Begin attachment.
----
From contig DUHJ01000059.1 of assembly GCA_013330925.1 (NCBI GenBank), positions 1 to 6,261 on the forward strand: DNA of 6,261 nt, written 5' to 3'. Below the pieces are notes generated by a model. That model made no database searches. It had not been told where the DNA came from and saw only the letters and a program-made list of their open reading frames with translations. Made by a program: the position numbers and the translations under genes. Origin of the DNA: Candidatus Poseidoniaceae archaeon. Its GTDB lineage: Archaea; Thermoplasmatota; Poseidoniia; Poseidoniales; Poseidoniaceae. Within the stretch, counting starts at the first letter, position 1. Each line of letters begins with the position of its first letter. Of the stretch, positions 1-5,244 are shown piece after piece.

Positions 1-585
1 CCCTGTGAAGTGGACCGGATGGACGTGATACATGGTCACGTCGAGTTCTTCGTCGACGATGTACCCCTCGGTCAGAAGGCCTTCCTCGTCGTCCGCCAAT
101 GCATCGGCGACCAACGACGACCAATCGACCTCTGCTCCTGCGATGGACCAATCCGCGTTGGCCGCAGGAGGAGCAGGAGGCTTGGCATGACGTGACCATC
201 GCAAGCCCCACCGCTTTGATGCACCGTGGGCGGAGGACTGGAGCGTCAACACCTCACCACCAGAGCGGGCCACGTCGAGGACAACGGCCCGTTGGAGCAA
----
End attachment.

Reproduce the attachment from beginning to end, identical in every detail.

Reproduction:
From contig DUHJ01000059.1 of assembly GCA_013330925.1 (NCBI GenBank), positions 1 to 6,261 on the forward strand: DNA of 6,261 nt, written 5' to 3'. Below the pieces are notes generated by a model. That model made no database searches. It had not been told where the DNA came from and saw only the letters and a program-made list of their open reading frames with translations. Made by a program: the position numbers and the translations under genes. Origin of the DNA: Candidatus Poseidoniaceae archaeon. Its GTDB lineage: Archaea; Thermoplasmatota; Poseidoniia; Poseidoniales; Poseidoniaceae. Within the stretch, counting starts at the first letter, position 1. Each line of letters begins with the position of its first letter. Of the stretch, positions 1-5,244 are shown piece after piece.

Positions 1-585
1 CCCTGTGAAGTGGACCGGATGGACGTGATACATGGTCACGTCGAGTTCTTCGTCGACGATGTACCCCTCGGTCAGAAGGCCTTCCTCGTCGTCCGCCAAT
101 GCATCGGCGACCAACGACGACCAATCGACCTCTGCTCCTGCGATGGACCAATCCGCGTTGGCCGCAGGAGGAGCAGGAGGCTTGGCATGACGTGACCATC
201 GCAAGCCCCACCGCTTTGATGCACCGTGGGCGGAGGACTGGAGCGTCAACACCTCACCACCAGAGCGGGCCACGTCGAGGACAACGGCCCGTTGGAGCAA